I think that in a world where your hair is forced into being straight with chemicals as opposed to coiled and natural from as early as the age of three. It says something to you from a very young age, it says that you are to be corrected, that you are born wrong and your hair must be fixed into submission, and “fixing” it is making it look straight and flowing not stiff and coiled.
I remember how in primary school, we always used to refer to the peach-coloured crayon/pencil as “skin colour”, I remember how all my people were always drawn in “skin colour”, and not brown because I was a five year old regurgitating the norms that surrounded me and failed to recognise my own brown skin as my norm. I’m half chuckling right now remembering this picture I once won some art competition for in nursery school. It was a picture of me riding a horse on the beach in the sunset, and my mom has somehow kept it all these years. In the picture my skin is light brown and I have long blonde hair… it was almost like five year old me had never looked in a mirror. I knew I didn’t look like that, but I thought that was what I was meant to look like because that was the standard that surrounded me.
From a little black girl who played with white dolls and read books about little kids with blonde hair and blue eyes, it makes me question how deep one has to dig to find the identity of black and then of woman and merge the two when none is found in the literature (magazines and school books) we use to educate little black girls.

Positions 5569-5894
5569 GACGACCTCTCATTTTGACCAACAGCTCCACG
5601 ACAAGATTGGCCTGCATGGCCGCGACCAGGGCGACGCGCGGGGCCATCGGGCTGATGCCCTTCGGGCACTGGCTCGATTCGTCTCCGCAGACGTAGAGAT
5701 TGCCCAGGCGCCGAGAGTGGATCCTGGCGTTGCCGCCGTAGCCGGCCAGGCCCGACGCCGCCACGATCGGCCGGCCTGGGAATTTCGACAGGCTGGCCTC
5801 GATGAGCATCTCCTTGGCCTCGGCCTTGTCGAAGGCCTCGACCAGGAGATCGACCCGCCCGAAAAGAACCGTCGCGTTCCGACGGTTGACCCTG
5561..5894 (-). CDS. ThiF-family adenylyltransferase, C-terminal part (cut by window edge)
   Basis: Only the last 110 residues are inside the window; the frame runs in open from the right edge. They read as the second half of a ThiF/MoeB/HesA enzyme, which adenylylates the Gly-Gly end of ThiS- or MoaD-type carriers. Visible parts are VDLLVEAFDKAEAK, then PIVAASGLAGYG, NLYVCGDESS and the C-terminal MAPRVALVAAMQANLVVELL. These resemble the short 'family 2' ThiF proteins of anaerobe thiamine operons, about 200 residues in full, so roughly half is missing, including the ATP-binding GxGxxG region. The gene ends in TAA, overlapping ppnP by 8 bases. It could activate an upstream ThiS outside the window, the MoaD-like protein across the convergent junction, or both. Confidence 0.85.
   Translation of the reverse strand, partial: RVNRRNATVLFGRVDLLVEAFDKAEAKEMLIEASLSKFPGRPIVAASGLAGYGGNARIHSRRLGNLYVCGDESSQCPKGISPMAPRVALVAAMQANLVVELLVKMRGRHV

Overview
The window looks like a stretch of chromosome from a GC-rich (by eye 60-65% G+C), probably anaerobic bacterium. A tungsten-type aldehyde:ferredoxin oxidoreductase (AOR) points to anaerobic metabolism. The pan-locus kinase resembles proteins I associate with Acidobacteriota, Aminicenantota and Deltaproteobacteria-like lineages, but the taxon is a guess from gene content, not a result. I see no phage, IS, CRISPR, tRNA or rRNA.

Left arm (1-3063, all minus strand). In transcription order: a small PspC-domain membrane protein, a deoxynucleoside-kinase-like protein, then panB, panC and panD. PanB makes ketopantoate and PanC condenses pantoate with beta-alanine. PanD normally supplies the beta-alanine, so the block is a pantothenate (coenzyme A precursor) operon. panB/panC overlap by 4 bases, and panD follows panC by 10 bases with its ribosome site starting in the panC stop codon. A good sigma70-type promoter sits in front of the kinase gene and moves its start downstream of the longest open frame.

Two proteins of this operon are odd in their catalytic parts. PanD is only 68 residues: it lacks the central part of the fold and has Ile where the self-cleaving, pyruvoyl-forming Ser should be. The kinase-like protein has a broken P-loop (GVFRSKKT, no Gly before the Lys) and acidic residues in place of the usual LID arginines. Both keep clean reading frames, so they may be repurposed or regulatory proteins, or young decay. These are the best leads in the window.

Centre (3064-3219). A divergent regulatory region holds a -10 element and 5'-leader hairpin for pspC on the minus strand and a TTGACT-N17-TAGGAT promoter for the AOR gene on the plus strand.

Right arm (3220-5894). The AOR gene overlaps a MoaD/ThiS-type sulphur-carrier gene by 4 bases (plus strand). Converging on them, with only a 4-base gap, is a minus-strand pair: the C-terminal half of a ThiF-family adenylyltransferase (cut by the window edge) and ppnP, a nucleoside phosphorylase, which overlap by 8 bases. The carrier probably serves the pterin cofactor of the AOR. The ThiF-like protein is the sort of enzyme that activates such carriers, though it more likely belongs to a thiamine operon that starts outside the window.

The other day (basically how this train of thought came to me), I was sitting and doing my make up, as I sat there contouring my nose- it hit me… the essence of contouring your nose is to make it look more pointy and highlight the bridge, but of course my nose is flat and wide. Here I was, a full grown black woman and still correcting myself into European beauty norms… These are hard things to unlearn. We are raising little black girls constantly telling them that they are wrong through correcting their speech, their grammar, their bodies, hair and overall looks into whiteness. And there is nothing wrong with whiteness but constantly trying to ‘whitefy’ the black girl by implication, says how wrong she is for being born black and female.
While typing this I randomly decided to do a little experiment, which you are more than welcome to try too, I insist. I typed a google image search with the words “beautiful women”, and the entire first three page were different shades of white women and two of black women with long straight hair. Eight search pages later, not a single black woman with natural hair.I was gutted. I tried again, this time searching just “women” and still, hundreds of white faces and one or two black faces. Perhaps it is a silly experiment, but it spoke volumes for what the norm is for how the world conditions little black girls to see themselves through white lenses.
This took me back to a heart breaking quote I once saw, “black woman is the nigger of the world”.
Our self love is hard, it has to be forcefully deliberate and it almost amounts to defiance just to acknowledge your flat nose, melanin skin, full lips, midnight eyes, and hair that coils and defies gravity.Loving yourself as a black woman is a challenge and protest in a institutionally sexist and racist world.
*images not my own